Enough of those mind-bashingly-difficult puzzles in old-school point-and-click adventures like Primordia? Ready for some button-bashing action with anime-style visuals and Metroidvania gameplay? Get those hands on the controller sweaty…
Dust: An Elysian Tail is a new entry in Microsoft’s XBLA catalogue of indie games and as part of the Summer Arcade series, it shows that it can compete with its low price of 1200 MS points with retail games of a much bigger development team.
Warrior Dust tries to remember his past and, with the help of talking sword Arah and flying cat creature Fidget, goes agains an army which seems to to have played a big part in it.
Mixing the goods of genres
The gameplay is a mix of RPG, Metroidvania mechanics and action-adventure play styles. Levelling up and equipping the character with various armour, rings and other tools to boost his stats offer a lot of freedom, especially since some accessories can only be forged with certain items enemies occasionally drop or which can be bought in shops.
Fighting is heavily influenced by games like Devil May Cry: The bigger the hit combo gets, the more experience points will be awarded, but not if the character is hit and the chain is broken.
Combat can become quite chaotic, and strategy is replaced by button-mashing. It’s still possible to use Dust’s sidekick’s powers which can shoot lightning, fire or energy balls, but overall it doesn’t really matter (except for very few puzzles) which to choose when so many enemies are on screen.
Levelling up is also of a mixed bag. Grinding is usually not an issue, even without equipment that can make reaching the next level quicker. What is a bit disappointing is that it’s sometimes difficult to see how much effect the different attributes have. Better defense and attack, also of the the flying companion, don’t seem to make much of a difference with so many items to boost the stats and particulary enemies which become more resistent the further the game progresses. There are only few enemies which can become a threat to the player, and some are not balanced at all in their difficulty. Especially the end boss is so frustratingly unfair to beat that it nearly destroys the enjoyment of the game which was more accessible to people for whom DMC was always too hardcore.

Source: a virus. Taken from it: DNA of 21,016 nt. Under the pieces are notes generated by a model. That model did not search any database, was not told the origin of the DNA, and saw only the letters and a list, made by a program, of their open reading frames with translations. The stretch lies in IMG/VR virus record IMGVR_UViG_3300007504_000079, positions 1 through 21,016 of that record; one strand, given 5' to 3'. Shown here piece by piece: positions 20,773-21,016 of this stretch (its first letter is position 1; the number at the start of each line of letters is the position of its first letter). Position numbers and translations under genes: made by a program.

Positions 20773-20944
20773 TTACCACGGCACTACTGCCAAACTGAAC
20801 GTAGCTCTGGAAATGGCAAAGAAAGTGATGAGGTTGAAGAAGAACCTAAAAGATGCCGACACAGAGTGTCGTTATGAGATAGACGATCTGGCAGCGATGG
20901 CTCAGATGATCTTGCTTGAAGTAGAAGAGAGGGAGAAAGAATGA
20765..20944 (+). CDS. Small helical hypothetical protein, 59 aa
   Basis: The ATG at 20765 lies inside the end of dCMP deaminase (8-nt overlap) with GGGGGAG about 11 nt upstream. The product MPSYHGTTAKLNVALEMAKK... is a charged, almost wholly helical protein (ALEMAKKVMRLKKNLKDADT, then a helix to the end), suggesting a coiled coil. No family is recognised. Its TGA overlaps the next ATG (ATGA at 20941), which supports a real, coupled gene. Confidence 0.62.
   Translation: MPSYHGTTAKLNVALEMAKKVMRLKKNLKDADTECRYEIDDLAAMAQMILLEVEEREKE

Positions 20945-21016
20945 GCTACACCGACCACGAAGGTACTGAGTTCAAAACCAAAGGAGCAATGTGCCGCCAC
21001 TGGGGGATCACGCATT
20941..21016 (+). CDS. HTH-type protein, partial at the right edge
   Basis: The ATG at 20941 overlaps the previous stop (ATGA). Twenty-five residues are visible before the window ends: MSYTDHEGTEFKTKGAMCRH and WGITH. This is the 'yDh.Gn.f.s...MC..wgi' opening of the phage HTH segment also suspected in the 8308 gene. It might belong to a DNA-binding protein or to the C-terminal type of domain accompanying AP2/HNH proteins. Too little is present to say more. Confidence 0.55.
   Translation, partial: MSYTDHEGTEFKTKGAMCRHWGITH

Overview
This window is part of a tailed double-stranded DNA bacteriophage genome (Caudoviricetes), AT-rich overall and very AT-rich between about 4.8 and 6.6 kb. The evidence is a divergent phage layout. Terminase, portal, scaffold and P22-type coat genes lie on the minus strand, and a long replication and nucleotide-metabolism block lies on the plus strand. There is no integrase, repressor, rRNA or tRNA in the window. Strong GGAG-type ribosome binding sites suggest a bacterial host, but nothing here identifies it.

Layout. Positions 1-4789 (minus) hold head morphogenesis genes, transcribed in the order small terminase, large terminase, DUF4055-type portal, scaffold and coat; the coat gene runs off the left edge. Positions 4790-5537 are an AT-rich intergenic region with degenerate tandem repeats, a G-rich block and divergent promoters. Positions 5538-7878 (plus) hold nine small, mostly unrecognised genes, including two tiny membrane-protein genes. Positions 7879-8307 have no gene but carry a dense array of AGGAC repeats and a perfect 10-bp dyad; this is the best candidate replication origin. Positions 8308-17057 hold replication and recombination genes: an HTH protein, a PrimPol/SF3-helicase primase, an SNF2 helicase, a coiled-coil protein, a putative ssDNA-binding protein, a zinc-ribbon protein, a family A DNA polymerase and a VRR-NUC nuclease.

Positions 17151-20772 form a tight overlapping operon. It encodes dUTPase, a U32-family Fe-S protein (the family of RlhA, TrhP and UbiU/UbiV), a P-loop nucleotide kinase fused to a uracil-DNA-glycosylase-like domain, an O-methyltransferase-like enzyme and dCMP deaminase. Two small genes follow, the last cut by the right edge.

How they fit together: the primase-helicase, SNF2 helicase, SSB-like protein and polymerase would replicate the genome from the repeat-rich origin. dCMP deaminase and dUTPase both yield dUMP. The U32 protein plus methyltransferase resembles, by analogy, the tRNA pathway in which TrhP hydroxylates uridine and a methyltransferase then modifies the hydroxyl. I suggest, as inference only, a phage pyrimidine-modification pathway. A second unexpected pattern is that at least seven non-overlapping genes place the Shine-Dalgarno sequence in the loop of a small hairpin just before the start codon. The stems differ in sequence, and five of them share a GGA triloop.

Special abilities are unlocked more and more as well, and like the Castlevania and Metroid series, certain regions can be revisited by using those in the right situations (like double-jumps, sliding through narrow spaces etc.). But unlike Zelda, it becomes a bit random when and where they are found, as they aren’t an integral part of the story. It’s still fun to look out for secrets where chests can be opened or other goodies can be collected, though.
Tell me a tale
The storytelling isn’t much to write home about. It’s nothing particularly new in the anime canon to have a character who can’t remember who he is and has to beat an army. Some parts are quite melodramatic and due to exaggerated voice acting become rather ridiculous (even if they fit the characters, but listening to Fidget’s high-pitched voice or Dust’s screaming can get quite annoying). Despite the moral dilemma the protagonist finds himself later and all the people he helps on his way, despite the conversations between him and Fidget, the story and characters seldom get out of their cliché roles.
A wonderful world we live in
The presentation is outstanding: Except for some questionable voice acting, the orchestral soundtrack mixed with quieter tunes, is great to listen to. Even more impressive are the graphics which offer hand-drawn anime visuals in both the elaborate character portraits shown in dialogues, cutscenes and the vivid background. There are so many details like animals running or flying around in the wood, weather effects like rain and snow falling, that it’s easy to forget one is playing a videogame and not watching a movie or a moving painting. Character animations are also very fluid, and the enemy design is lovely created as well.
Even if the story and characters don’t offer enough mature storytelling material, the world is still something to wonder at. Not only does it give the player freedom to visit places which don’t belong to the main narrative, but they look and sound so different, together with their inhabitants that it’s a joy to revisit them and just marvel at the vistas the game offers.
It’s also interesting to note that the cutscenes are from an animated movie which is in production for a full-length release, it seems. So hopefully the world Dean Dodrill aka Noogy created, will be continued in various forms (as the open ending of the game suggests).
Go on a quest-ing trip
Something which RPGs are typically judged with is the quality of the side quests. There are quite a lot to complete in the game, but as levelling up never becomes much of a problem and items plus loot can be got elsewhere, there isn’t really an incentive to do them. It’s also a drag to find the individual characters as travelling between sections of a place requires a lot of footwork (more teleport stations would have been nice). The quests themselves can give a better sense of place as the player learns about quite some eccentric characters (like one being obsessed with a mysterious box), who can actually tell better stories than the main narrative.
An XBLA game of rare quality
Dust: An Elysian Tail might not win in the category best storytelling or flawless game design, but it is definitely one of the most beautiful indie games on XBLA. Add some great soundtrack and mindless, but fun button-mashing action, and you have yourself a Metroidvania title with RPG elements which sure raises the bar for other games. It’s also quite an achievement considering that only one person was responsible for the art, game, story design and further shows how close indie games have become to rival AAA retail titles with their high production values.